|
|
|
MailTribune.com
  • Filling the GAPS

    A healthy gut means a healthy immune system, nutritionist says
  • Over decades of eating for optimal health, Charlotte Nuessle never thought of her morning oatmeal as an "addiction."
    • email print
    • If you go
      What: Gut and Psychology Syndrome classes with nutritional therapist Summer Waters. Participants can taste foods prepared with organic, local foods and take home recipes; cost is $15; drop-i...
      » Read more
      X
      If you go
      What: Gut and Psychology Syndrome classes with nutritional therapist Summer Waters. Participants can taste foods prepared with organic, local foods and take home recipes; cost is $15; drop-ins welcome.

      When: 6:30 to 8 p.m. Thursdays, Sept. 19, Oct. 17 and Nov. 21.

      Where: Wise Women Care Associates, 400 Crater Lake Ave., Medford.

      More information: Email summer@summerwaters.com, see www.wisewomencare.com or call 541-772-2291.
  • Over decades of eating for optimal health, Charlotte Nuessle never thought of her morning oatmeal as an "addiction."
    Nor would Nuessle have considered chicken soup a remedy before attending a lecture on Gut and Psychology Syndrome.
    "There's a real correlation between a healthy gut and strong immune system," says the 55-year-old yoga therapist.
    That's one of the principles of GAPS, devised more than a decade ago by British neurologist Natasha Campbell-McBride to treat neurological and psychiatric disorders in hundreds of patients, including her autistic son. Detailed in Campbell-McBride's book, the approach piqued the interest of nutritional therapist Summer Waters, who tried it herself for two years, became a certified GAPS practitioner and began teaching classes locally.
    "For people who need it, it's life-changing," says Waters, explaining that unlike many diets touted as "healing," GAPS detoxifies and nourishes the body simultaneously. Eventually, beneficial microorganisms repopulate the gastrointestinal tract, improving its function and the body's health overall.
    Familiar with the "emptiness" arising from most types of dietary cleanses, Nuessle was surprised how "nourished" she felt from the first day that she and her husband tried GAPS.
    "There was more a feeling of being sustained," says Nuessle, who struggled with inflammation and hormonal fluctuations, while her husband needed to boost his immune system.
    "We've explored macrobiotics; we've explored raw foods ... we've been gluten-free."
    Under GAPS, the Ashland couple immediately restructured their diets around bone broth and fermented vegetables. The former has been cited for centuries as a digestive aid because it soothes inflammation in the gut, according to Campbell-McBride.
    The GAPS recipe for a slow-cooked chicken stew introduced the Nuessles to their new way of eating.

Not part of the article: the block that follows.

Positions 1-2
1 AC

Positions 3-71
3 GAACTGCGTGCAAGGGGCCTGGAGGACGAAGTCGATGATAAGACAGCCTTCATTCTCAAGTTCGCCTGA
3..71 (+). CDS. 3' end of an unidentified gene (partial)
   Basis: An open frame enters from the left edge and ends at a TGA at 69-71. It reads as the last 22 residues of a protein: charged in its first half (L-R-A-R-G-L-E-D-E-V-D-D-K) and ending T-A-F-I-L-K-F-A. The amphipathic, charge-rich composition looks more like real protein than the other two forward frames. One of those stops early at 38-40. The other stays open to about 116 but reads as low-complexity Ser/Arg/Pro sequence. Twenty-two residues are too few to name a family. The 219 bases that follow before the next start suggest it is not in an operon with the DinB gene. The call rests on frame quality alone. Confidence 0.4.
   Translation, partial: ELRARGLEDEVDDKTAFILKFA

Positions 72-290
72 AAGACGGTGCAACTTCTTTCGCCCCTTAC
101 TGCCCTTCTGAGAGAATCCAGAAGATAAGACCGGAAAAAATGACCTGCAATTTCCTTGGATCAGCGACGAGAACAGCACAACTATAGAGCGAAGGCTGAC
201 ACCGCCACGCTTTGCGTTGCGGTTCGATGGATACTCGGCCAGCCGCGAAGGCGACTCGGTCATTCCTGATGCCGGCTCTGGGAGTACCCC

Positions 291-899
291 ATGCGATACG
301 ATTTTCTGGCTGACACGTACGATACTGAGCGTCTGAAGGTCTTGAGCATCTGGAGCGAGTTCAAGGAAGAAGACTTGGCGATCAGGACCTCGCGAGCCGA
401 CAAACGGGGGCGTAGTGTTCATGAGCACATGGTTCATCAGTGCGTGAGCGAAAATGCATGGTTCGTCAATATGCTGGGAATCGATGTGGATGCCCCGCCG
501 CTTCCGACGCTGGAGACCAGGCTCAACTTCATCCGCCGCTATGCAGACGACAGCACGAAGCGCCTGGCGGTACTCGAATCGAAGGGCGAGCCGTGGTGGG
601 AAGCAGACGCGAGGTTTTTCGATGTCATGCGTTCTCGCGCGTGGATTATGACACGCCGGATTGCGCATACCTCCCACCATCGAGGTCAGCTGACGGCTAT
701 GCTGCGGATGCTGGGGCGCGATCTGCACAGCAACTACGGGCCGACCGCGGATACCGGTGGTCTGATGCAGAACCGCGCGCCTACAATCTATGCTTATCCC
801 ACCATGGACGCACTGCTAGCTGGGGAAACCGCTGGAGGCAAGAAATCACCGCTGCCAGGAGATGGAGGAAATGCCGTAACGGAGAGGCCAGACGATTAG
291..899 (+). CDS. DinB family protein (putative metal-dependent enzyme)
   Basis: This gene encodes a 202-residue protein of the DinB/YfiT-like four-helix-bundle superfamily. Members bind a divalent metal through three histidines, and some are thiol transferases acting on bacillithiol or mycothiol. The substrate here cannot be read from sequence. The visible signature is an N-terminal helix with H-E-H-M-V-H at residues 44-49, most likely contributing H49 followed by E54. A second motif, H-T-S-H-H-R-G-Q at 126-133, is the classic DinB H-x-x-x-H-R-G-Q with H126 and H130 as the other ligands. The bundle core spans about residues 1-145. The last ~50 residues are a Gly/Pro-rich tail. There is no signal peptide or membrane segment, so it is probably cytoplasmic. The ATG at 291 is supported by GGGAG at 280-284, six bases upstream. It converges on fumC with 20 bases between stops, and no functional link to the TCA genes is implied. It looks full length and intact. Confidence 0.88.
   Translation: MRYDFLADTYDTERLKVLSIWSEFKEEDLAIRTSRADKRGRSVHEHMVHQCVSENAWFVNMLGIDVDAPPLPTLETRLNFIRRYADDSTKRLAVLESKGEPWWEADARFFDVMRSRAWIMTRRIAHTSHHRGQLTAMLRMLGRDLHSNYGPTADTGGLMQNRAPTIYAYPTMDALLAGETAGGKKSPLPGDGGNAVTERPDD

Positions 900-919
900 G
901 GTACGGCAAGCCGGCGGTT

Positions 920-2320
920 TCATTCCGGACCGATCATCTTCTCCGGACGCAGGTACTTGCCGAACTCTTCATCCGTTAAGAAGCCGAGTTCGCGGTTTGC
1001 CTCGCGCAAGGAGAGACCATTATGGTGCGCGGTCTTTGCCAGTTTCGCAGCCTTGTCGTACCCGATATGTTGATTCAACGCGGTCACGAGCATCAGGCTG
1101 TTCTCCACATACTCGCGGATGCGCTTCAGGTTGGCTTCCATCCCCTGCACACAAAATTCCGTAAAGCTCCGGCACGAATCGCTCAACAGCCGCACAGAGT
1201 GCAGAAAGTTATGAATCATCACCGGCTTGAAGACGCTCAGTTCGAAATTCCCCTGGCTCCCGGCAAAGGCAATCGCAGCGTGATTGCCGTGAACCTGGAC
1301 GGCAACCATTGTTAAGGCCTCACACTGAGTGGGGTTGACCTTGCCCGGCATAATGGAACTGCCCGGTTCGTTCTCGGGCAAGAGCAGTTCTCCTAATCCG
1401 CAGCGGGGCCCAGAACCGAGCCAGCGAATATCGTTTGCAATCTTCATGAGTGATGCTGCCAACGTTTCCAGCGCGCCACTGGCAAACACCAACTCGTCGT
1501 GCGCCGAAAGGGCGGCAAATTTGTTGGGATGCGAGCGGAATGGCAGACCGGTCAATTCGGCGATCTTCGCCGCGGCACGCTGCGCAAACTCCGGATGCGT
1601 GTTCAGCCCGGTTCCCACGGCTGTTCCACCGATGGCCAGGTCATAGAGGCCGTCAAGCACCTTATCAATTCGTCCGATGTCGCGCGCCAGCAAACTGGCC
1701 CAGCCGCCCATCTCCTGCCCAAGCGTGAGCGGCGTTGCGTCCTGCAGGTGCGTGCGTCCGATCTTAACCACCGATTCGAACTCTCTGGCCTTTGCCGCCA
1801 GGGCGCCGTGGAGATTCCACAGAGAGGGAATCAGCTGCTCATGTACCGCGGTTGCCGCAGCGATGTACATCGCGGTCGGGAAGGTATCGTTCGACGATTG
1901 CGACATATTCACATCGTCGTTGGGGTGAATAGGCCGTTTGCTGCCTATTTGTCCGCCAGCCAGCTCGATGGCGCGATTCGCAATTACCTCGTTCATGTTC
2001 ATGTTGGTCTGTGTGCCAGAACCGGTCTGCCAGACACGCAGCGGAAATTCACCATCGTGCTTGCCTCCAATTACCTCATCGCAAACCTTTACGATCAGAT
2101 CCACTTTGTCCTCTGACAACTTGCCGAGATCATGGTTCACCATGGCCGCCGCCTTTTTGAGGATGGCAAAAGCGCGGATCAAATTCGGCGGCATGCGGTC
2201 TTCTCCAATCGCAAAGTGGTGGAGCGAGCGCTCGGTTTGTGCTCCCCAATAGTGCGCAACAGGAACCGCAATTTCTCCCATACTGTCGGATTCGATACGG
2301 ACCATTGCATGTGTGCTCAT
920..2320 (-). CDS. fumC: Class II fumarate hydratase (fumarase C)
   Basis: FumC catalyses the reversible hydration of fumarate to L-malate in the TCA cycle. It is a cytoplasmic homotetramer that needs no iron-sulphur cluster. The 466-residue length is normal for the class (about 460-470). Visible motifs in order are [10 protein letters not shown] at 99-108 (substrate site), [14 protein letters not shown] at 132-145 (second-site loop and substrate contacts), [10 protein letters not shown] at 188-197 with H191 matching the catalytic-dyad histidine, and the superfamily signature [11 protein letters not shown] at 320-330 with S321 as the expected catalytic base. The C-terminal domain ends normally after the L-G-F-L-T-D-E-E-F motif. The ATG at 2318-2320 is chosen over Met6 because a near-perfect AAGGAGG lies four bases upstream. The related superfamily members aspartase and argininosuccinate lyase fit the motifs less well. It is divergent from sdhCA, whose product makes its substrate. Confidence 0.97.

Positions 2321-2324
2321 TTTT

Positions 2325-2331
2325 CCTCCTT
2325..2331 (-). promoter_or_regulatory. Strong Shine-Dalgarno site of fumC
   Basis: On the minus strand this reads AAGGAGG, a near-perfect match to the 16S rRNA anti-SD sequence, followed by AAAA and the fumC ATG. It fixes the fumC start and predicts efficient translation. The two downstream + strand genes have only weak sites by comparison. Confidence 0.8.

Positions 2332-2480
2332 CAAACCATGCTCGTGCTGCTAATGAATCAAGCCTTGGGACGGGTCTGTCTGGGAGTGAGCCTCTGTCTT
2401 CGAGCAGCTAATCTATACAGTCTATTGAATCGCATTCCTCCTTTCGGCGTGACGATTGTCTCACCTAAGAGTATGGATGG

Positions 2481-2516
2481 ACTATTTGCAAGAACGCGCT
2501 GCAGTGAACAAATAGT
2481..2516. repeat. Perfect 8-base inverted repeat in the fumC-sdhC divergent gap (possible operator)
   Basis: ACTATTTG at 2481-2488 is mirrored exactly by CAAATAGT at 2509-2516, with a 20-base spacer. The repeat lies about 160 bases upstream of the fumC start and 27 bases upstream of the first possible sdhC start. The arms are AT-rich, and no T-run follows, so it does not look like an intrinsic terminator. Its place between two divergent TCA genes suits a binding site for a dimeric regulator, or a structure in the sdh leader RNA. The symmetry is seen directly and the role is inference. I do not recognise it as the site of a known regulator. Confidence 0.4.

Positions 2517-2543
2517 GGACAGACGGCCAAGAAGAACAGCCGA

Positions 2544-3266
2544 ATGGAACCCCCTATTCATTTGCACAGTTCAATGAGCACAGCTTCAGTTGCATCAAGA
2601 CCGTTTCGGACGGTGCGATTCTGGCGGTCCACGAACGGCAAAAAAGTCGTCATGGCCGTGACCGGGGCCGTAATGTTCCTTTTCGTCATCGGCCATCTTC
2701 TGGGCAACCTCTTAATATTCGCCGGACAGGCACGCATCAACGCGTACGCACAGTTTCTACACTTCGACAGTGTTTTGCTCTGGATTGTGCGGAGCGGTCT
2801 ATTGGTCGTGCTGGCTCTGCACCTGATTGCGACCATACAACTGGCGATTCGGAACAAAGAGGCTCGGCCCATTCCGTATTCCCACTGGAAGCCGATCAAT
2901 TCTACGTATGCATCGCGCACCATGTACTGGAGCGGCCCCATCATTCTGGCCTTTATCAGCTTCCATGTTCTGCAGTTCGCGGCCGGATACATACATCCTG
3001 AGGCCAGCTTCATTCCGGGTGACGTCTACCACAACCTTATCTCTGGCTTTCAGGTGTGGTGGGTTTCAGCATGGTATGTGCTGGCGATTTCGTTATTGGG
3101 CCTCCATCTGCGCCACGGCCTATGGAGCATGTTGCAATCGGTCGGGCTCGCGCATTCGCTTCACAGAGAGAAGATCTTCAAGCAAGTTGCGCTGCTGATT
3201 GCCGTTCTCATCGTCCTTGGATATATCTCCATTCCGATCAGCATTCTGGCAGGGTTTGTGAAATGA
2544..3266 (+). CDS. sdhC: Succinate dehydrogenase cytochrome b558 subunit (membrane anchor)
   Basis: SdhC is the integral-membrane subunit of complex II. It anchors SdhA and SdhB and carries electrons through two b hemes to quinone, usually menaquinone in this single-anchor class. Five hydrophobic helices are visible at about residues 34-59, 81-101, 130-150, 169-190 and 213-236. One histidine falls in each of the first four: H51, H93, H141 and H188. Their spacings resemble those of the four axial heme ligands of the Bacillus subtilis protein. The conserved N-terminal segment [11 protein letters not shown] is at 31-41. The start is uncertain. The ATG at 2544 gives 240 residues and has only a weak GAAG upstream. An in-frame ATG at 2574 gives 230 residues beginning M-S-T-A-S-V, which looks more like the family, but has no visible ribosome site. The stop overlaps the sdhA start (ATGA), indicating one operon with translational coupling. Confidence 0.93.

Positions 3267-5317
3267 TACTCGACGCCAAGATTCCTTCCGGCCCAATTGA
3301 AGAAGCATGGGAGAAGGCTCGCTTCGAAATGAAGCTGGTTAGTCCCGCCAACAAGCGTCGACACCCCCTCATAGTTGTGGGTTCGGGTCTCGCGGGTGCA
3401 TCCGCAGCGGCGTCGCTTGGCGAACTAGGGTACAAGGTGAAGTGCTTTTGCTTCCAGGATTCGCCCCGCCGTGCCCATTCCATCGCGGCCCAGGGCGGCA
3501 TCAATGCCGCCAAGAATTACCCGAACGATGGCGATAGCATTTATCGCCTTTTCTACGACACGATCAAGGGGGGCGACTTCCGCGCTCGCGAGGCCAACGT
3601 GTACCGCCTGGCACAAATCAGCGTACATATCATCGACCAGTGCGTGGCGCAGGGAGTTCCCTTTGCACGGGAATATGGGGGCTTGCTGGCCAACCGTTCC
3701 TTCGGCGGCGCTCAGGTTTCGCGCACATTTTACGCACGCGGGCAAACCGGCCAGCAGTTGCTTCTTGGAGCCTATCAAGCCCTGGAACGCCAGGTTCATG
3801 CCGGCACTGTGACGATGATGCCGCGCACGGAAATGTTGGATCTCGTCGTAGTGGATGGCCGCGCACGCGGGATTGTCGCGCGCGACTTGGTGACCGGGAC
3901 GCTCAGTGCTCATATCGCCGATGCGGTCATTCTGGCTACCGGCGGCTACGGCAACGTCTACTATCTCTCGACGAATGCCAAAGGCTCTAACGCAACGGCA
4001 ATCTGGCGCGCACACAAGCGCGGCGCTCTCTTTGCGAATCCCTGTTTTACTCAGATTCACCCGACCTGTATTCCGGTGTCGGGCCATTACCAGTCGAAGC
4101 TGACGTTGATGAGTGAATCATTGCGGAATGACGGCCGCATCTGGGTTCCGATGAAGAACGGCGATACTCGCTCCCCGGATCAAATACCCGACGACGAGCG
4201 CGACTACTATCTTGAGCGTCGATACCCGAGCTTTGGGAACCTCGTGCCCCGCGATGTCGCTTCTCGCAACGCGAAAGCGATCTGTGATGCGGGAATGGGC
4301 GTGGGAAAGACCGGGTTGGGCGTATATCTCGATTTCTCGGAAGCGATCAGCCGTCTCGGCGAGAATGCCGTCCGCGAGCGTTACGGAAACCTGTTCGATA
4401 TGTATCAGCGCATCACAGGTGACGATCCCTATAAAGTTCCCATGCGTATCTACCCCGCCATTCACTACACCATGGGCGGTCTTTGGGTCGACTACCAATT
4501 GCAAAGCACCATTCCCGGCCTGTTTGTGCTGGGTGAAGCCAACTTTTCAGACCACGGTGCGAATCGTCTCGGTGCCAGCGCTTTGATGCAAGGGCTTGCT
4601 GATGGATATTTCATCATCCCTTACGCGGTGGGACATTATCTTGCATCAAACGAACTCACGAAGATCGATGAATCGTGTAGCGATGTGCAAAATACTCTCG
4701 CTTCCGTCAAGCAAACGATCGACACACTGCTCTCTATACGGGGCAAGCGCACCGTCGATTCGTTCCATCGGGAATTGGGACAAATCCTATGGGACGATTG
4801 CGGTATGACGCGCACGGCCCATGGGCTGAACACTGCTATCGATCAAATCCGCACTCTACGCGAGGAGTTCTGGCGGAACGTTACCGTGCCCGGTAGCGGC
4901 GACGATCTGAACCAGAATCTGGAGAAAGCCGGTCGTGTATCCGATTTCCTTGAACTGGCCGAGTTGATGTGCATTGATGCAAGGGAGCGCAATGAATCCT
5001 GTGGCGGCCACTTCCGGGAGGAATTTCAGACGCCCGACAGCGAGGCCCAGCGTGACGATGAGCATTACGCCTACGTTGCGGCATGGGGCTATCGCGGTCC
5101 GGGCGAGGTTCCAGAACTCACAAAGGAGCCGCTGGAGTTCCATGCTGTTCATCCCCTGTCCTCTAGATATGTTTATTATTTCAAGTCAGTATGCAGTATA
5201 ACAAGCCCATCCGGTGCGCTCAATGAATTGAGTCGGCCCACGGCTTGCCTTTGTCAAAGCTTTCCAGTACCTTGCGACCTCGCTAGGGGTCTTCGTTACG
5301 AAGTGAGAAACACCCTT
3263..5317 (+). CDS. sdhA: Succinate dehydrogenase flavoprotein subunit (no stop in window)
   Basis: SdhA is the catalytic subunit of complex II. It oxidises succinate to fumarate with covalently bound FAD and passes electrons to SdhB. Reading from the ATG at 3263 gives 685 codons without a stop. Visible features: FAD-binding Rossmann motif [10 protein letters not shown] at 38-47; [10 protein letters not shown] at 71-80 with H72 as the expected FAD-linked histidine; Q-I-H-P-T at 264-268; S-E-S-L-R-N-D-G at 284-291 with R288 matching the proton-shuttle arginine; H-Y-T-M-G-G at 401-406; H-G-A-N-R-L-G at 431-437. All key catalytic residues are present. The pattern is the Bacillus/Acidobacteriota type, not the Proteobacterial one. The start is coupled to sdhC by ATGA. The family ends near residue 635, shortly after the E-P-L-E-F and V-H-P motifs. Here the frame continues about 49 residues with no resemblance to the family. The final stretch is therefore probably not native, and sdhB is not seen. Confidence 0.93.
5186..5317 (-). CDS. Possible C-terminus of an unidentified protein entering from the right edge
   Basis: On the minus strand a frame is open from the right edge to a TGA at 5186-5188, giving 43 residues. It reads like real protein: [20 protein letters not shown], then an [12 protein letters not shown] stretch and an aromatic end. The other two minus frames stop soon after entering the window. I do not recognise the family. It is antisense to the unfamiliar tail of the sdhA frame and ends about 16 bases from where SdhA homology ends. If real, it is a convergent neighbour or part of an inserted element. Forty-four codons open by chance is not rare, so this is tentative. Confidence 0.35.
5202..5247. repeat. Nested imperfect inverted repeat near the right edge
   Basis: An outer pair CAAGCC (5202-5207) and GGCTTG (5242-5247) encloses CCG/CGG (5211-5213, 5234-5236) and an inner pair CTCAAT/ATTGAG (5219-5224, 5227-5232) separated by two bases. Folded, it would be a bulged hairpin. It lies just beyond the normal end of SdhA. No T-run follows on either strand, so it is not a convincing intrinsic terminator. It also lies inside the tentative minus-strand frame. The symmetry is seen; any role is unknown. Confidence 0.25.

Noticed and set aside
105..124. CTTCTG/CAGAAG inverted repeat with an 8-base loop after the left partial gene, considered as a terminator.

"We ate that for breakfast, lunch and dinner," says Nuessle.
    Like most whole-foods diets, GAPS emphasizes the best-quality animal proteins from organic, free-range and humane sources. It has much in common, says Waters, with teachings of the Weston A. Price Foundation, which also promotes home cooking from scratch. A Price chapter leader, Waters also recommends its diet for clients.
    "It's really about that nose-to-tail eating — utilizing all the gifts of the animal."
    Neither GAPS nor Price meals are necessarily labor-intensive or expensive, says Waters, explaining that the cheap leftovers of butchering — organs and bones — are prominent ingredients. And while hours can pass before a meal is ready, it's largely hands-off for cooks, she says. Waters' monthly classes delve into GAPS cooking techniques, as well as strategies for shopping on a budget. She also teaches a "Nourishing Foods" series at Wise Women Care Associates in Medford.
    "To me, it's not harder than any real foods that are out there."
    Processed foods are off the GAPS plate, along with all grains, even in their whole forms. The best GAPS foods, according to the diet's website, are eggs, fresh meats, fish, shellfish, fresh vegetables and fruits, nuts and seeds, garlic and olive oil. Fruit should be consumed on its own between meals. Plenty of natural fats should be included in every meal.
    Contemplating the contents of her pantry on the way to a GAPS meeting, Nuessle realized how far her diet had skewed toward grains. After testing her blood-glucose levels at Waters' suggestion, Nuessle was surprised to see wide fluctuations throughout the day.
    "We had a snack habit," she says. "Chips and cookies; those were our downfalls."
    Waters has a similar story and confessed that she tried the diet "with much reluctance" although she knew for several years that her blood-glucose levels were climbing toward the diabetic range. Soaking and sprouting grains as directed by Price practitioners didn't seem to change the response in her body, wracked with digestive difficulties and fatigue.
    "I literally could not keep my eyes open in the afternoon," says Waters. "I was ready to break free of that pattern."
    Alleviating severe gastrointestinal symptoms and food allergies is a main focus of GAPS. The psychological benefits can range from the "inner peace" Waters says she felt, to one client's report that it eased the majority of his anxiety symptoms, including stress-induced vomiting. GAPS experts cite its therapeutic effect on autistic spectrum disorders, attention deficit hyperactivity disorder (ADHD/ADD), schizophrenia, dyslexia, dyspraxia, depression, obsessive-compulsive disorder and bipolar and other mood disorders.
    Her moods "much steadier" after a few months of following the GAPS diet, Nuessle says she has regained the ability to concentrate that she first discovered through yoga.
    "My mental focus is more sustained," she says. "It's kind of like coming out of a haze."
    Reach reporter Sarah Lemon at 541-776-4487 or slemon@mailtribune.com.
Reader Reaction

      calendar